Lesson 15, Topic 1
In Progress

Self-Myofascial Release

A movement compensation leads to inflammatory responses in tissues that get overstressed, and if left unchecked can result in excessive calcium and fat deposits (Patterson). These excesses and deposits cause joints to move off axis and contractile tissues to work much harder to attain the ranges of motion crucial to sports movement.

Self-myofascial release techniques (SMRT), is a safe and effective hands-on technique that involves applying gentle, sustained pressure into the myofascial connective tissue restrictions to eliminate pain and restore motion. Two key terms to review, so you appreciate how SMRT acts favorably on the body are fascia and trigger points.

Fascia is a general term used to describe the connective tissues of the body. A sample of fascia is the shiny stuff that covers and divides your T-bone steak into those little compartments before you cook it. These dense connective tissue sheets play an essential role as force transmitters in human posture and movement regulation. Collagen is the primary structural component of fascia and is proportionally stronger than a steel cable allowing a maximum distribution of load with a minimal framework. However, when this tissue becomes dysfunctional — referred to as knots, ropes, gristle, adhesions, and scar tissue — they can be a significant cause of movement restriction and pain.

Keyterm: Collagen is the most abundant protein in your body. It is the major component of connective tissues that make up several body parts, including tendons, ligaments, skin, and muscles.

Myofascial pain syndrome (MPS) is a chronic pain disorder. In this condition, pressure on sensitive points in your muscles called trigger points (TP) are painful to palpation (touch) and get designated by the presence of taut bands. By association, myofascial trigger points are to MPS as pimples are to acne. TP in fascia restricts and alter joint motion that disrupts regular neural feedback to the central nervous system. The disruption impacts mechanical efficiency causing premature fatigue, chronic pain, less efficient motor skill performance, and potential injury. Trigger points get produced by acute physical trauma, poor posture or movement mechanics, limited rest between training sessions, and nutritional factors.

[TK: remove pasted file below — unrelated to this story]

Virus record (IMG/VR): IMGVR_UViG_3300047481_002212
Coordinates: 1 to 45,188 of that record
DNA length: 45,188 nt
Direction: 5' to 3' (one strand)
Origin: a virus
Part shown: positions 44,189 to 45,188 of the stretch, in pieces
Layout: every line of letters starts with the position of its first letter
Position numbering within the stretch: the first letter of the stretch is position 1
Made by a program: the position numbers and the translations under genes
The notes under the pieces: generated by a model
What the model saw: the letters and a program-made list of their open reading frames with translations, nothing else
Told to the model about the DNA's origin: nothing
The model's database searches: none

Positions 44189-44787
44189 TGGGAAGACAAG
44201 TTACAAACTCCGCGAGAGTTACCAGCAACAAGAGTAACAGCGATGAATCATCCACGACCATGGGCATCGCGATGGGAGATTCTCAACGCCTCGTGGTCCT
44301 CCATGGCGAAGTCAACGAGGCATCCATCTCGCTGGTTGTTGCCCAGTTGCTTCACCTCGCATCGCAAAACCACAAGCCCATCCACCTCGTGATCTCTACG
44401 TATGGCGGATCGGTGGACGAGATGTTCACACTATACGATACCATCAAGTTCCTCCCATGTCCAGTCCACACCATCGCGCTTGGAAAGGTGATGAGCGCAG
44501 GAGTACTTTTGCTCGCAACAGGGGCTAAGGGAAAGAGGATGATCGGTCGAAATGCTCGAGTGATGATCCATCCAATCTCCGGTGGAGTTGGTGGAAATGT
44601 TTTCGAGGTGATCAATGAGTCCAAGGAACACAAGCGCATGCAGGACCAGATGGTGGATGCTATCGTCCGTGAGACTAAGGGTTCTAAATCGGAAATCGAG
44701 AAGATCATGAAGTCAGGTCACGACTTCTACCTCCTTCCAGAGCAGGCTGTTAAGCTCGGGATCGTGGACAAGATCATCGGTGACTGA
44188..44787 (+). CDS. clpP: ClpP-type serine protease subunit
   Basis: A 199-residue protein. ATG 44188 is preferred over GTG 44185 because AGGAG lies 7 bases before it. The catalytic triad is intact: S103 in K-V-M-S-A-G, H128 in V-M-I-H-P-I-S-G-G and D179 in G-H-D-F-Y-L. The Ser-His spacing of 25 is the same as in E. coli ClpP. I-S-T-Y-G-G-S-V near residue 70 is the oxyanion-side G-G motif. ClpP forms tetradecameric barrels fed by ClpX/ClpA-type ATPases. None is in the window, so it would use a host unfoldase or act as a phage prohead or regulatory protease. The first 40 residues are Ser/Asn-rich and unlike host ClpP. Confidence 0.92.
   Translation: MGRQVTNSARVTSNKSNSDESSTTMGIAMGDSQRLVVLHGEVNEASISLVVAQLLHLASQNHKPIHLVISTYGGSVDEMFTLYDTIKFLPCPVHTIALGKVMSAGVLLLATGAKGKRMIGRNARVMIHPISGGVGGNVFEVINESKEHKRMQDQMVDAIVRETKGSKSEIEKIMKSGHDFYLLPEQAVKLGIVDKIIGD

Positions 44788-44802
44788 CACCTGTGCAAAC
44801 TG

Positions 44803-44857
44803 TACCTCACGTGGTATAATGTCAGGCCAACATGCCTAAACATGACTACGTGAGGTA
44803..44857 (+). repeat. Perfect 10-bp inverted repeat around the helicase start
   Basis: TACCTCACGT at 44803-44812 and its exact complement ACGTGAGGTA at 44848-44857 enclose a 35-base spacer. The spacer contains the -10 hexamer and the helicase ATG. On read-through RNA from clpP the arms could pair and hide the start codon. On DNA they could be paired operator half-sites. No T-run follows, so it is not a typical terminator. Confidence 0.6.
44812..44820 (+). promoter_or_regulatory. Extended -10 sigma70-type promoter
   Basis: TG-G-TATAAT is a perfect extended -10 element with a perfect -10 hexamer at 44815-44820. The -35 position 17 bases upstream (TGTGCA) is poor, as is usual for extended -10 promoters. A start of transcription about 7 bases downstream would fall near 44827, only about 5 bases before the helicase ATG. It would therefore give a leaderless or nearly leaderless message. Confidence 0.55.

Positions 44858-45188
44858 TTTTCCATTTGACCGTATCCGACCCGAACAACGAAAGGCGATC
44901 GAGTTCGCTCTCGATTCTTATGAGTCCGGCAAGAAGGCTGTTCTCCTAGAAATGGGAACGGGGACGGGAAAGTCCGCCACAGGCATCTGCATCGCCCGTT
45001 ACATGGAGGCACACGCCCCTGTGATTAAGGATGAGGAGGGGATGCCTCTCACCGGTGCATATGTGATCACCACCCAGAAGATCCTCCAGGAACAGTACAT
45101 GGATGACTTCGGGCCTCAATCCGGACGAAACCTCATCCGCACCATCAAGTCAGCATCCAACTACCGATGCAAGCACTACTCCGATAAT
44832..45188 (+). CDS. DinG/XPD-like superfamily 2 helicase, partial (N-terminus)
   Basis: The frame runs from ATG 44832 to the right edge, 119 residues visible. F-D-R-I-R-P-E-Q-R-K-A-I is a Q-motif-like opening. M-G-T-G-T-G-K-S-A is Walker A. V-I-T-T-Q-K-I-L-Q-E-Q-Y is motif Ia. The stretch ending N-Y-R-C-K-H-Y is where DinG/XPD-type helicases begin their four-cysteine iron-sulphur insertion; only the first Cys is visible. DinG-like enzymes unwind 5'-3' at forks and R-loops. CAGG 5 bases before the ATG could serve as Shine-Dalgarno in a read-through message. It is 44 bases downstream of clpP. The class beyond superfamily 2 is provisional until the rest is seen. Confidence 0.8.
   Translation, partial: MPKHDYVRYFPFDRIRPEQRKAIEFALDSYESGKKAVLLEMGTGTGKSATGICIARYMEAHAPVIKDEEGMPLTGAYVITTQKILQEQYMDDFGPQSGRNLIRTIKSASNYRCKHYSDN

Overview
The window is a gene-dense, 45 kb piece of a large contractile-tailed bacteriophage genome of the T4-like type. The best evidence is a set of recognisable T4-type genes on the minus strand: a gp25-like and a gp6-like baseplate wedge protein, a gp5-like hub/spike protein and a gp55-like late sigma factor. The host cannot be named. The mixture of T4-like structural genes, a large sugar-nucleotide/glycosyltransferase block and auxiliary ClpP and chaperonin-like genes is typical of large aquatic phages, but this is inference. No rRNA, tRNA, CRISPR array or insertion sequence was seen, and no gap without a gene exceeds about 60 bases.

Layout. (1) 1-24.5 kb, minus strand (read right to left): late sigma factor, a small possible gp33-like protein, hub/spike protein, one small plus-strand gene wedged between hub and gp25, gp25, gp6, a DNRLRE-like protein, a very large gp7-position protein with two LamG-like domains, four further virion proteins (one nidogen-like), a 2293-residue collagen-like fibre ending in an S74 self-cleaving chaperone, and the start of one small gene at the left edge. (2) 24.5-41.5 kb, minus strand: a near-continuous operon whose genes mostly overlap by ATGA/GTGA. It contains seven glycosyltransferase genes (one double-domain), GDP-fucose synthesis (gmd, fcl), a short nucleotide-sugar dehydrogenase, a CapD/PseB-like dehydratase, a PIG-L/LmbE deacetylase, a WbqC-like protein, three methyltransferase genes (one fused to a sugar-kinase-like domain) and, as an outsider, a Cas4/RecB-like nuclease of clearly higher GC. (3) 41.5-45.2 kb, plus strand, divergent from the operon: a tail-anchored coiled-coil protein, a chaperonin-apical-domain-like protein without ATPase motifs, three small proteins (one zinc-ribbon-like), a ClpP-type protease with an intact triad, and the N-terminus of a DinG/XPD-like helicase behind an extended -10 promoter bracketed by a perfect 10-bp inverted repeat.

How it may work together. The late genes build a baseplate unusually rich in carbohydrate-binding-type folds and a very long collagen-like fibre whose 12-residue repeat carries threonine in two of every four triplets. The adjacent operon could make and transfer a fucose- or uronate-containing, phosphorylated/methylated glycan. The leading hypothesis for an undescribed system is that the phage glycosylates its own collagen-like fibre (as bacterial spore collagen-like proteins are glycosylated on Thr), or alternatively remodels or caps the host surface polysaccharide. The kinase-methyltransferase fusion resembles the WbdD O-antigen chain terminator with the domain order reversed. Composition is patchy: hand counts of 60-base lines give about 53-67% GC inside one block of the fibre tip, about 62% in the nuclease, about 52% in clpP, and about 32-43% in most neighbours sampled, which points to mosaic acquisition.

Training and sport put soft tissues under tremendous tension and stiffness — part of the game. Therefore, SMRT is an easy way an athlete can alleviate trigger points and soft tissue restrictions. To perform SMRT exercises, you will need a foam roll which comes in a variety of options and shapes.

  • Rollers – Great for overall use on larger muscle groups.
  • Foam Roller – This is the original myofascial release tool. It comes in different densities. Typically the blue/white ones are softer, and the black one is firmer.
  • PVC Roller – More firm than the foam type and easily made at home. Great to have when your muscles need more pressure with a firmer surface.
  • The Grid – The TP Therapy Company produces this roller at 5 inches in diameter to target more into the muscles. It’s easily portable as well.
  • Quad Roller – Great for targeting the legs and calves by use of a small rod covered with light padding attached to two wheels.
  • Rumble Roller – The same base as a regular roller, but has tiny ridges that cover the entire roller to give precise pressure to the muscle tissue.
  • Balls – Typically used on smaller muscle groups to reach areas that are less accessible with a roller. Depending on what muscles need attention, choose a size and density that will quickly get into the troubled regions. Other small sports ball options include golf, tennis, lacrosse, softball or even a medicine ball work best on your feet, calves, glutes, lower back, and shoulders.